In case you’re expecting this post to be about tools, well, there will be some mentions below. But before we move to tools, let’s discuss the power of “I” in generating content ideas.
It’s wonderful to know that the last post resonated with many of you. The most common response that I received was — realization is there but how to restart? Sometimes the mind is too blank or blocked to think about a topic or, where to start from?
I don’t have any formula for this but I am happy to share what works for me when I get stuck with ideas and thoughts.
I simply start with “I” on my notepad.
While I am using the word “simply” but trust me this “I” is very powerful when it comes to my writing process.
This “I” leads to myriads of thoughts and opens up the opportunity to multiple trails.
The moment we start exploring what we did recently, what we liked reading, or how we felt after watching any movie, we might realize we have some thoughts that we would like to express. An experience that we would like to share or some learnings that we would like to discuss.
If I think of my last post too as an example, the trigger point in that case also was “I”. Why didn’t “I” write in the last few weeks?
Give this “I” a try and see if it works for you like it does for me.
“I” followed by just one sentence is all we need to get started with.
I also understand that not always, we would like to write about personal opinions or perspectives. At times, especially when we write for others, we need to think of a larger gamut of content ideas. Thankfully, in the age of the internet, there are many other ways in which we can generate ideas.
Apart from referring to my good old notebook where I jot down random ideas, I also at times take help from internet-based tools. These help me more when I am trying to write something for the brands that I work for. When we create content for marketing purposes, it’s extremely important to understand what is our target audience searching for. The more targeted and helpful content we create, the better the chances of it being noticed.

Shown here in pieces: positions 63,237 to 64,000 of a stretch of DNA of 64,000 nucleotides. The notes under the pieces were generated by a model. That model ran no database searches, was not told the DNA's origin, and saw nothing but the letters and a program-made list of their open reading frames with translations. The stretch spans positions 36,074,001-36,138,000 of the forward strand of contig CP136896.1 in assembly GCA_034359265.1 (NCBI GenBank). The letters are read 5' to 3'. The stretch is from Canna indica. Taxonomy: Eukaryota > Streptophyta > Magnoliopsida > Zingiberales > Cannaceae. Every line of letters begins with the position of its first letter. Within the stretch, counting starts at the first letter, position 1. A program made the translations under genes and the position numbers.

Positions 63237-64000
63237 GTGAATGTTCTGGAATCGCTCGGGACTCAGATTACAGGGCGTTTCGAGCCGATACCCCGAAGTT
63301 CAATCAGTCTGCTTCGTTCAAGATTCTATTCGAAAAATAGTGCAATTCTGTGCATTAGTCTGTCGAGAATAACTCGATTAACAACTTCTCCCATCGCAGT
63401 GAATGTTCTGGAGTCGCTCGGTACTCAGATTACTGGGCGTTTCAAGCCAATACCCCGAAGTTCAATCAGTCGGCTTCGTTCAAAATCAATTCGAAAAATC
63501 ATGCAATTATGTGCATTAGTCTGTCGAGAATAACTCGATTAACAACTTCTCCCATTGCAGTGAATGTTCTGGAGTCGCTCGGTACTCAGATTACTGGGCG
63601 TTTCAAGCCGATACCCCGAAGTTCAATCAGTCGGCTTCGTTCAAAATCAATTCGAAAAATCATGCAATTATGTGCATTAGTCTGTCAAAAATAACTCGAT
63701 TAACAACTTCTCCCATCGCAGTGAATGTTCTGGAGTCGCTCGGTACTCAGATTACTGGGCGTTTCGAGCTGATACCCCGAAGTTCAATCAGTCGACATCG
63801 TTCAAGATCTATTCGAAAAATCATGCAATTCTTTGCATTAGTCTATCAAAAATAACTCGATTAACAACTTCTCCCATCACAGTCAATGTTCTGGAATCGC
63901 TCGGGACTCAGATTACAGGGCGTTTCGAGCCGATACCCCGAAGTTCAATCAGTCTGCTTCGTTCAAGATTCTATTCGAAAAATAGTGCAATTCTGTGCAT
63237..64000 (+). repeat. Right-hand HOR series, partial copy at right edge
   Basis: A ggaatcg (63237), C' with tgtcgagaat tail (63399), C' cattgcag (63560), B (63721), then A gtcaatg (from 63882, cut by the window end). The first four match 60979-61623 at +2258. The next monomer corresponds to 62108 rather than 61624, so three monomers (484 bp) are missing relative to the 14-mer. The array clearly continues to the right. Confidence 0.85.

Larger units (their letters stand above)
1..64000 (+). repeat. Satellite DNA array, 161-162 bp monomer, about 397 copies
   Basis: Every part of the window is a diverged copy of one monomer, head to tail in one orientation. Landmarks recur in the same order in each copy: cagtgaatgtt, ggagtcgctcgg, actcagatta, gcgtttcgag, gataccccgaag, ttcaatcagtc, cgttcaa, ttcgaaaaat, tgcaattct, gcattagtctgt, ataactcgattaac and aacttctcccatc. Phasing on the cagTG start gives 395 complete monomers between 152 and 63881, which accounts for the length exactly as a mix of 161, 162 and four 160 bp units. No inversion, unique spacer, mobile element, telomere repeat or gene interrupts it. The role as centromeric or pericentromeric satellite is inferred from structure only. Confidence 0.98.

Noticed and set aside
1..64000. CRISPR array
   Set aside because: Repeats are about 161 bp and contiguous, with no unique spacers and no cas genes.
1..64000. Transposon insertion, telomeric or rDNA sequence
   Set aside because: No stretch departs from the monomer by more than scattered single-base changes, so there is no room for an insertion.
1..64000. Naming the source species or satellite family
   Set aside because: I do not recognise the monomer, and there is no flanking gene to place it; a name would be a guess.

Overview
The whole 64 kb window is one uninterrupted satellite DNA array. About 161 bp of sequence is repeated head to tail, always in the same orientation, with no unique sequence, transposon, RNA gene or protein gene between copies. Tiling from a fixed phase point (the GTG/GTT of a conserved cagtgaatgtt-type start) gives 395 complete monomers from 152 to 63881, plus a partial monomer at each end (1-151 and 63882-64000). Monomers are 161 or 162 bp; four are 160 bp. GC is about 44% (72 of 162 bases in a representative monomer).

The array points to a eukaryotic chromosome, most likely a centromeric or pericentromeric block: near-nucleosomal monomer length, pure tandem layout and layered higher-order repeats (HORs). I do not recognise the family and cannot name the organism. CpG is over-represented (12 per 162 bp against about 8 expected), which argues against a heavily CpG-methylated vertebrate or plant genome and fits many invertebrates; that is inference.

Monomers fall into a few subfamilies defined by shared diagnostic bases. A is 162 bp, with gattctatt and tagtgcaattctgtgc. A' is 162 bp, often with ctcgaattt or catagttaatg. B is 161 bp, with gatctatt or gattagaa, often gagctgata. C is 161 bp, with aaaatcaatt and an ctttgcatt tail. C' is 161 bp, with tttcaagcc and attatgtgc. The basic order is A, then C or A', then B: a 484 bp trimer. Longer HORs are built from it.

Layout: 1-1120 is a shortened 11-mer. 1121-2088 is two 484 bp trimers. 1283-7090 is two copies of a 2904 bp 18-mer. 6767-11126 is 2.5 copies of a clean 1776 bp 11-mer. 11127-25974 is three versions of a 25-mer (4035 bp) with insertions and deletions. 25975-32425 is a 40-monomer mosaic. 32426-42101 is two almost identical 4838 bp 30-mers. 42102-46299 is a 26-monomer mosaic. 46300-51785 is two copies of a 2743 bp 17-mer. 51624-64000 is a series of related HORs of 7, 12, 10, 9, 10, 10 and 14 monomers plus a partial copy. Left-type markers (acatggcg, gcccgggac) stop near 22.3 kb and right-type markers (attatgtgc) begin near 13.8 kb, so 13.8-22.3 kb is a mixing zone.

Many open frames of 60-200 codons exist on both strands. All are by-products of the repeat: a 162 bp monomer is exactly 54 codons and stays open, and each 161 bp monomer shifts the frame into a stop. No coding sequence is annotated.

There are zillions of tools available but the three most used by me would be the following:
Google’s PAA: It’s interesting, insightful, and most importantly, dynamic. I have tried the “people also ask” by Google many times and it’s addictive when it comes to content research. Each question leads to a chain of follow up options for us to explore further. Once you learn how to use this in your content plan, you will most likely never run short of content ideas.
Answer The Public: A keyword-based recommendation platform, Answer The Public is yet another great place to do our content research. You have to enter your keywords and you will find a goldmine of content ideas relevant to your category or, interest. They have both free and pro versions available and I personally have never been disappointed by their suggestions. They are optimized, targeted, and ultra-useful.
Hubspot: When it comes to marketing, Hubspot is my go-to destination for many tools. And my content marketing experience with Hubspot is no different. Their blog topic generator is one of the first few ones that I started to use while creating content in my previous organization. Sometimes even though we know our category and consumers really well, it still helps to know what kind of content would be attractive to our audience. And Hubspot’s blog suggestions have been of help to me and my team on many occasions earlier.
There are many other good tools available on the internet. You may browse and choose your favorite one depending upon your needs. But what is more important is that you create a wishlist of topics and get back to writing now. If it is for work, I understand the topics have to be based on the brand and consumers’ requirements. But if you are writing for self-expression, my suggestion would be to choose and stick to topics that you genuinely like, believe in, and care for.
The moment we align our writing goals to our personality, the flow of words becomes easier.